I’m sure you’ve come across some delirious gushing descriptions of magical nights when dancers young and old shared a moonlit dancefloor, finding that across cultures, generations, and musicalities, “there is truly one tango”.
Some are wary of such claims, either because they cling righteously to some territory and don’t want to be lumped with those they see as outsiders or because they are outside of some righteous territory and worry that oneness will be stifling to marginals rather than uniting.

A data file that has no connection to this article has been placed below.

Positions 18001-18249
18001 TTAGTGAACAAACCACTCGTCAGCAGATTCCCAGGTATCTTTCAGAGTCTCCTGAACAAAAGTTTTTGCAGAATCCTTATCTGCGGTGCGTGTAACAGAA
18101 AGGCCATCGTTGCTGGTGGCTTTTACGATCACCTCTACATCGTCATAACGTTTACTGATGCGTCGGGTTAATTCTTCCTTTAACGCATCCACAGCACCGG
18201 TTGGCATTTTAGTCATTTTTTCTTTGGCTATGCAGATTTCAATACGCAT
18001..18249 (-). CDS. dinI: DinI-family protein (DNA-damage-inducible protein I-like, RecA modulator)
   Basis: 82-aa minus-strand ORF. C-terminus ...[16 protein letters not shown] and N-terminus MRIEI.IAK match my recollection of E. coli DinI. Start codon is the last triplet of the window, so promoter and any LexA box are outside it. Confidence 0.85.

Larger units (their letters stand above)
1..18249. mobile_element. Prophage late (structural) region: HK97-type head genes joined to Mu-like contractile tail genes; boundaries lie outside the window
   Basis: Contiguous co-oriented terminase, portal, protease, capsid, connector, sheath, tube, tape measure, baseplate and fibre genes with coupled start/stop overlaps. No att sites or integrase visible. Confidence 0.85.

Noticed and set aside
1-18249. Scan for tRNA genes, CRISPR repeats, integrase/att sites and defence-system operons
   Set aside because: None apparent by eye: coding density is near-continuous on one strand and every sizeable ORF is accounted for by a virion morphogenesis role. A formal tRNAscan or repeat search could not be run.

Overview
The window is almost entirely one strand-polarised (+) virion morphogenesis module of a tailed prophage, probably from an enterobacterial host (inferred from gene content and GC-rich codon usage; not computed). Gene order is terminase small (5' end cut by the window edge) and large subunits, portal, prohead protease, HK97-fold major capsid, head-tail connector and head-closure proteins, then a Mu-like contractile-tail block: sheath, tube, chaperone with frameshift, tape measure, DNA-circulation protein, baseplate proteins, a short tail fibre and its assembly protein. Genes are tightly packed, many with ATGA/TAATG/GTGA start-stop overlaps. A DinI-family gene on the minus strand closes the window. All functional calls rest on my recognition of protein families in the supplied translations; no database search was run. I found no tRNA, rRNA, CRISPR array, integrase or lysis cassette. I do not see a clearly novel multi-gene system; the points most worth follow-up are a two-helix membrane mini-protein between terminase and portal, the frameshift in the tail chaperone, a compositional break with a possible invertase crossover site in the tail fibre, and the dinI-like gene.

Oneness is something that I regularly insist upon, referring to technique. I do not experience style. (Here’s the most recent of many ways I’ve tried to write about this.) The technique I use and teach works with any embrace, and any way of dancing.
To me, that’s the key to this business. When it comes down to it, we can all dance together because we let the leader the lead the direction and timing of each step. In salsa, different styles mean that people are going at different beats. (Salsa on 1, Salsa on 2…)
We also share openness to and honour of the nameless but transformative depths of connection that tango brings.